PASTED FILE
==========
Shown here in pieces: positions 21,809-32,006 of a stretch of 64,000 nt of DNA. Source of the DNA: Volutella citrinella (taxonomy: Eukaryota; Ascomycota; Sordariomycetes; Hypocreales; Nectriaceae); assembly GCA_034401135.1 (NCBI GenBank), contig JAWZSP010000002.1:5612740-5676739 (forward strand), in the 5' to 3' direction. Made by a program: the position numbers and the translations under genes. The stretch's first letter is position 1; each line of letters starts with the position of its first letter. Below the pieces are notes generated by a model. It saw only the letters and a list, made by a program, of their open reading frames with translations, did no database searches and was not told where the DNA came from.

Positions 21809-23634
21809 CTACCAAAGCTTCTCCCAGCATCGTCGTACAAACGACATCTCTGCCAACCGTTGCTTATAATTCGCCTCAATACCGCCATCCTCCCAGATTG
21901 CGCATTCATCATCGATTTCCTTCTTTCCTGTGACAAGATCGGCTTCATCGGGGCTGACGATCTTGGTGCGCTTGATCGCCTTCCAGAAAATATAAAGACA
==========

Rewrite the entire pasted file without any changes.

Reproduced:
Shown here in pieces: positions 21,809-32,006 of a stretch of 64,000 nt of DNA. Source of the DNA: Volutella citrinella (taxonomy: Eukaryota; Ascomycota; Sordariomycetes; Hypocreales; Nectriaceae); assembly GCA_034401135.1 (NCBI GenBank), contig JAWZSP010000002.1:5612740-5676739 (forward strand), in the 5' to 3' direction. Made by a program: the position numbers and the translations under genes. The stretch's first letter is position 1; each line of letters starts with the position of its first letter. Below the pieces are notes generated by a model. It saw only the letters and a list, made by a program, of their open reading frames with translations, did no database searches and was not told where the DNA came from.

Positions 21809-23634
21809 CTACCAAAGCTTCTCCCAGCATCGTCGTACAAACGACATCTCTGCCAACCGTTGCTTATAATTCGCCTCAATACCGCCATCCTCCCAGATTG
21901 CGCATTCATCATCGATTTCCTTCTTTCCTGTGACAAGATCGGCTTCATCGGGGCTGACGATCTTGGTGCGCTTGATCGCCTTCCAGAAAATATAAAGACA